“In 1985, a study showed that only 0.3% of African-American children were infested with lice compared with 10.4% of non-African-American children. This study has been repeated, with similar results. However, in these surveys, there were still a few, rare cases of head lice among African American children.”

So, the answer to the question is YES, African Americans can get head lice head-hair and racesalthough rarely in the US.

In Africa countries though native children are infested with head lice but their head lice are adapted to hang onto the oval cross section of curly hairs.

If you’re interested in further studies you can refer to Terri Meinking a head lice researcher at the University of Miami School of Medicine, discussion in Current Problems in Dermatology.

In Summary:

Head lice have to be highly adapted to their environment if they are going to thrive.

  • This means they have to be able to scoot around easily in human hair.
  • The shape of hair strands differ between different racial groups and this affects head lice.
  • Africans living in Africa get head lice that are highly adapted to living in hair with strands that are oval in cross-section. The differences are small but they are significant.
  • Caucasians have round hair strands and have head lice that are adapted to this shape.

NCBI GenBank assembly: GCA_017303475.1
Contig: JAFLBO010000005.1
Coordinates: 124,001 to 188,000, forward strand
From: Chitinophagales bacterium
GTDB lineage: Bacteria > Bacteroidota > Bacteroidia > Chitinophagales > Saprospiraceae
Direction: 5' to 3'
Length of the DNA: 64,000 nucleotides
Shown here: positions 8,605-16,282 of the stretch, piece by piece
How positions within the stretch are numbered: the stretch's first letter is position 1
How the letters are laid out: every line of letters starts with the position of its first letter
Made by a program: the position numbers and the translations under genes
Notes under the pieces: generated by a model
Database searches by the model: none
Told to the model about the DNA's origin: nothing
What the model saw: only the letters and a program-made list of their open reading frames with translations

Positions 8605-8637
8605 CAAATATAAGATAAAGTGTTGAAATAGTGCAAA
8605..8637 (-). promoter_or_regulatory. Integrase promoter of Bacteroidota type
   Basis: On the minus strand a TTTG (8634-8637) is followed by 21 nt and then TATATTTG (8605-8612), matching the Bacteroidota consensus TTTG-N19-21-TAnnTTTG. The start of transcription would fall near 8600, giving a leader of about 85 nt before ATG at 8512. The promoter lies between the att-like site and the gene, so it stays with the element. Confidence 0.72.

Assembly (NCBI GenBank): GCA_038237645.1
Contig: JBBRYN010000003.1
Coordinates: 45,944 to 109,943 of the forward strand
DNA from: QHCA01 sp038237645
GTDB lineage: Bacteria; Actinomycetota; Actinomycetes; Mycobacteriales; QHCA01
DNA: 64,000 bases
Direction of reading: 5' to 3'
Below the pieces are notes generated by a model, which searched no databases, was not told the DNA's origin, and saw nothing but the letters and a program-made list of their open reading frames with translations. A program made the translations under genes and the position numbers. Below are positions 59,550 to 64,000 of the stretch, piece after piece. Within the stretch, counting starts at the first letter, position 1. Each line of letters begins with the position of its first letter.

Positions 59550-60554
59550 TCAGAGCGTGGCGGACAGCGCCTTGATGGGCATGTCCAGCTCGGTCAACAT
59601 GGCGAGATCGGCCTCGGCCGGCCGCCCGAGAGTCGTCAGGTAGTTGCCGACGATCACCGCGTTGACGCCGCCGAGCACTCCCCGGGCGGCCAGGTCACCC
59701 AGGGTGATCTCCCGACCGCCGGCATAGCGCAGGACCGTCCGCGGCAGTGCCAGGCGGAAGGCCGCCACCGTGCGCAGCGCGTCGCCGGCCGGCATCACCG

• In North America most head lice seem to come from the Caucasian strain and thrive in children with round hair strands, that is mainly Caucasian and Hispanic children.
  • There are some cases of head lice in African-American children but the pool of these head lice seems to be very much smaller and so the incidence of head lice is much lower.

There are plenty of reports of bi-racial children getting head lice so we have to assume that their hair is suitable for at least one, maybe both strains of head lice to prosper.

Continued Education:

7 Things White People Don’t Understand About Black Hair

Want to fall out of your seat laughing? Read the Bitchin’ Sisters account and suggestions on head lice in the Huffington Post, it’s hysterical.  If profanity bothers you – pass on the read.

Sources: UNL, Mayo Clinic Head Lice FAQ, Global Health Associates of Miami

Image Credit:  Head Hair & Race to: http://watchingtheworldwakeup.blogspot.com/2009/11/awesome-wife-i-spent-weekend-nit.html

Publisher:  Let’s Be P.A.L.S